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I am using a server to send some piece of information to another server every second. The problem is that the other server response is few kilobytes and this consumes the bandwidth on the first server ( about 2 GB in an hour ). I would like to send the request and ignore the return ( not even receive it to save bandwidth ) ..
I use a small python script for this task using (urllib). I don't mind using any other tool or even any other language if this is going to make the request only.

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You'll have to either make the server not send a response, or use UDP or something. –  Falmarri Feb 19 '11 at 6:23
1  
One request per second and 5k per response is 18 MB/hour, which is orders of magnitude lower than 2 GB. –  Glenn Maynard Feb 19 '11 at 7:18
    
You could ignore the response, but by the time it gets to your first server so it can ignore it, the bandwidth has already been used. –  Karl Bielefeldt Feb 19 '11 at 7:45
    
I use a lot of threads for that so I have a huge amount of data coming and actually consuming the first server network speed completely. –  Awkens Feb 19 '11 at 8:57
    
Surely you would just set a rule on the router to ignore specific traffic. Do packet inspection and drop what looks like a reply from that addr. Also threads? vomit –  Jakob Bowyer Feb 19 '11 at 10:22

3 Answers 3

For HTTP, you can send a HEAD request instead of GET or POST:

import urllib2

request = urllib2.Request('http://stackoverflow.com/q/5049244/')
request.get_method = lambda: 'HEAD' # override get_method
response = urllib2.urlopen(request) # make request
print response.code, response.url

Output

200 http://stackoverflow.com/questions/5049244/how-can-i-ignore-server-response-t
o-save-bandwidth

See How do you send a HEAD HTTP request in Python?

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A 5K reply is small stuff and is probably below the standard TCP window size of your OS. This means that even if you close your network connection just after sending the request and checking just the very first bytes of the reply (to be sure that request has been really received) probably the server already sent you the whole answer and the packets are already on the wire or on your computer.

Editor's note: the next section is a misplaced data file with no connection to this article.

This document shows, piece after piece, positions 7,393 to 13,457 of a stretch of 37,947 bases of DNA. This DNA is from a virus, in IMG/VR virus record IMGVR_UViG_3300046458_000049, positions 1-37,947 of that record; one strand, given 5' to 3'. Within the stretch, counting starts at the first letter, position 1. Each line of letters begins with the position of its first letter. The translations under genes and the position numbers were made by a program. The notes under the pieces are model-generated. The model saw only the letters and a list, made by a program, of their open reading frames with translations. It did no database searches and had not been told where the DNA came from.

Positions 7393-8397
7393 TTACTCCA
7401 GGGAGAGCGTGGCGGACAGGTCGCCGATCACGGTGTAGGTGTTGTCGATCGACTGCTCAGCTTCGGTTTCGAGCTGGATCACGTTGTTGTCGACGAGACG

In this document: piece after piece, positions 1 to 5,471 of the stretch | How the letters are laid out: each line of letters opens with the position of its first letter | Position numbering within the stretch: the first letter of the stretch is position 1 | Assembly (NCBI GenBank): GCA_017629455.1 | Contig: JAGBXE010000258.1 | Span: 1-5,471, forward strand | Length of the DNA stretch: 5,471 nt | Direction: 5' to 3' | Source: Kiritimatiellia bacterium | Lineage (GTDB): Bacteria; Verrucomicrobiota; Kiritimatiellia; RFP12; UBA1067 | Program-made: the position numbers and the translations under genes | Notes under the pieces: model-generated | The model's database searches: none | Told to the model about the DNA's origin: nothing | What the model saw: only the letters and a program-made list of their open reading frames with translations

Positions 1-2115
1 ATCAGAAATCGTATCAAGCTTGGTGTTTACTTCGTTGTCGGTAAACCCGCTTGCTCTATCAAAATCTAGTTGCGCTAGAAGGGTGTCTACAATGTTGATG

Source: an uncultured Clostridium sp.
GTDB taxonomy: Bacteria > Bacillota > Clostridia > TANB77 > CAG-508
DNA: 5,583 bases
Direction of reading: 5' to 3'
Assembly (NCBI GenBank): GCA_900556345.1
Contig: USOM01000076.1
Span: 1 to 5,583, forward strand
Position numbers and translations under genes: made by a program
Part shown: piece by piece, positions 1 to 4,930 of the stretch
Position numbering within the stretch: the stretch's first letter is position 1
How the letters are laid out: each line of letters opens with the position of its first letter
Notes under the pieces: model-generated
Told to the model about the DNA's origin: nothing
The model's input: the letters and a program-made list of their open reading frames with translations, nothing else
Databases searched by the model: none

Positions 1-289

If you cannot control (i.e. trim down) what is the server reply for your notification the only alternative I can think to is to add another server on the remote machine waiting for a simple command and doing the real request locally and just sending back to you the result code. This can be done very easily may be even just with bash/perl/python using for example netcat/wget locally.

By the way there is something strange in your math as Glenn Maynard correctly wrote in a comment.

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Sorry but this does not make much sense and is likely a violation of the HTTP protocol. I consider such an idea as weird and broken-by-design. Either make the remote server shut up or configure your application or whatever is running on the remote server on a different protocol level using a smarter protocol with less bandwidth usage. Everything else is hard being considered as nonsense.

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